On a scale of 1 to 5, how would you rate your comfort level with using EHR as part of your clinic operations?
Since 2020, 89 percent of US hospitals have implemented inpatient or ambulatory EHR systems with positive results. Experts point out that electronic health records have built-in templates for better recordkeeping, auto coding for faster billing, inventory management, e-prescribing capabilities, even body mapping to better pinpoint treatment areas. What’s not to love?
But with all of this technology at your fingertips, why haven’t you seen an increase in patients? To answer that question, let’s examine what EHR technology is and isn’t, and how combining CRM capabilities with EHR creates a solid foundation to better connect with patients and improve patient care.
What does EHR do for your practice?
Did you know paper patient charts turn up missing in 30 percent of visits? And 80 percent of all serious medical errors result from miscommunication during care transitions? It’s no wonder healthcare providers are transitioning to digital medical records.
Digitized patient records create more accurate, secure, reliable, and accessible patient information. Historically, the purpose of creating a digital medical record was to simplify the billing process by capturing data at the point of care.
Forwarding patient information in ways that once kept office fax machines buzzing can now be shared among provider networks, pharmacies, labs, clinics, and other physicians within minutes. But something is missing from this process–the patient. Electronic health records (EHR) don’t connect directly with marketing applications and phone systems. So while they work great for interconnecting healthcare providers and health services, they aren’t designed to engage with your great asset, the customer.
And that’s where CRM can ensure patient-centered care by providing seamless, personalized service.
How can CRM lay the foundation for a better provider/patient experience?
Customer relationship management tools are essential for helping healthcare organizations connect with their target audience and retain loyal customers with patient-centered care. While EMR houses valuable data, providers can use CRM technology to leverage stored data and analyze what drives behavior change and identify assets.
“It can also be used to improve the patient experience by incorporating prescriptive analytics to tell healthcare providers what the next best step for the individual, as well as social determinants of health data,” explains Nathan Eddy, a health tech expert.
Data is organized to provide a comprehensive view of a patient’s healthcare journey. Designed to create personalized communication with patients, CRM tools break down barriers by tracking stages in care and preferences in patient outreach while optimizing cost-saving strategies.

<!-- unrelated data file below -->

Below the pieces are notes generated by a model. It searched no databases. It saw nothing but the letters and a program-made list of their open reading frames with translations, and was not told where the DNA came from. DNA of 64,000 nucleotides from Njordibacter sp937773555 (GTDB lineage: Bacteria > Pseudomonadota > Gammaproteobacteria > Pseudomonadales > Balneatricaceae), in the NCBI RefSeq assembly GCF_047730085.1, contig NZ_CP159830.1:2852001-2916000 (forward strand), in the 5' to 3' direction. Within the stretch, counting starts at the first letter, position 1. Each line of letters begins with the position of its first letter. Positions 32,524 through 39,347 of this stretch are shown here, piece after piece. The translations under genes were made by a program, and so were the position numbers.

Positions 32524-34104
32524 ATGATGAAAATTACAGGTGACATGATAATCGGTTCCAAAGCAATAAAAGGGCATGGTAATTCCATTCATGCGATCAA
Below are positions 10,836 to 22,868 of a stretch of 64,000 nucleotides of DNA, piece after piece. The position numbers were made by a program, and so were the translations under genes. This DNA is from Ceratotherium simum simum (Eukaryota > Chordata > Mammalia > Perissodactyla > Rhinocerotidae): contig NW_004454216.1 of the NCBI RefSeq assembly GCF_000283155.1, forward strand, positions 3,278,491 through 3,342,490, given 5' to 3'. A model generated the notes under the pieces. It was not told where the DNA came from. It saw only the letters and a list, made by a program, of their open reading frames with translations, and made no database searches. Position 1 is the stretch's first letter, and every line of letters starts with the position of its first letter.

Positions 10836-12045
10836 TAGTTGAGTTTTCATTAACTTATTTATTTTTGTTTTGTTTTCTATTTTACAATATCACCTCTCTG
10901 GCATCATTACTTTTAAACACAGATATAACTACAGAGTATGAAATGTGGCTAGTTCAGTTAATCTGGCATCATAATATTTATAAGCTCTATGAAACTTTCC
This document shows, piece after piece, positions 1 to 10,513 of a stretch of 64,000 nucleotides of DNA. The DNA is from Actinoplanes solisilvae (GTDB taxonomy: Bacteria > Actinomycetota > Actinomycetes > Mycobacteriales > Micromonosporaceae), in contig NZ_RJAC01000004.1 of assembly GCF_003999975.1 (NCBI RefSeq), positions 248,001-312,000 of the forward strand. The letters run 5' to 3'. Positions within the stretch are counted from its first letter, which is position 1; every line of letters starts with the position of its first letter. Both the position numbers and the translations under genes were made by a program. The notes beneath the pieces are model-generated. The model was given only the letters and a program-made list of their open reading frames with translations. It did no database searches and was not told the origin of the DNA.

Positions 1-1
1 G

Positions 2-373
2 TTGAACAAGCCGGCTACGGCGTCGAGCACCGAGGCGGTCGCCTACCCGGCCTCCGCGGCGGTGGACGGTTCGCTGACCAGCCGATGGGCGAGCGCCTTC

Here’s an example: Statistics show that missed appointments and inconsistent scheduling cost the U.S. healthcare system more than $150 billion a year. How can using a CRM system reduce those expenses?
Let’s say the office manager makes a note on a patient’s EMR that he or she has a history of missed scheduled appointments. With a phone call, the office discovers the patient no longer has transportation. By adding this data to the CRM system, the medical staff can reach out to the patient with options. Do they need to arrange transportation in preparation for the patient’s scheduled appointment? Is the patient a candidate for a virtual visit or a wearable medical device? Addressing a patient’s pain points by offering solutions is a pivotal step in providing customer-based care.
“When trusted relationships are built between patients and the health organization, patients are more likely to come back to their facility of choice for other services and even share their positive experiences with friends and family,” says Rob Grant, a health tech CRM expert.
How will CRM impact the future of healthcare?
Marketing strategies are only effective when you understand your customers. And in today’s healthcare industry, your patients need to be seen as valued customers, who desire a trusting relationship with their healthcare providers.
Implementing CRM into your healthcare workflow allows your team to reach out to patients with appointment reminders, medication schedules, or useful medical information in between visits using email, phone, or text message. More importantly, it provides the resources to track your patient’s healthcare journey while creating an overall view of your practice and customer base on which to base future business goals.
Electronic health records are good at opening up new pathways for healthcare. By adding a customer relationship management system, you position your practice to deliver effective, caring personalized services that make your patients feel valued while preparing exciting growth opportunities for you.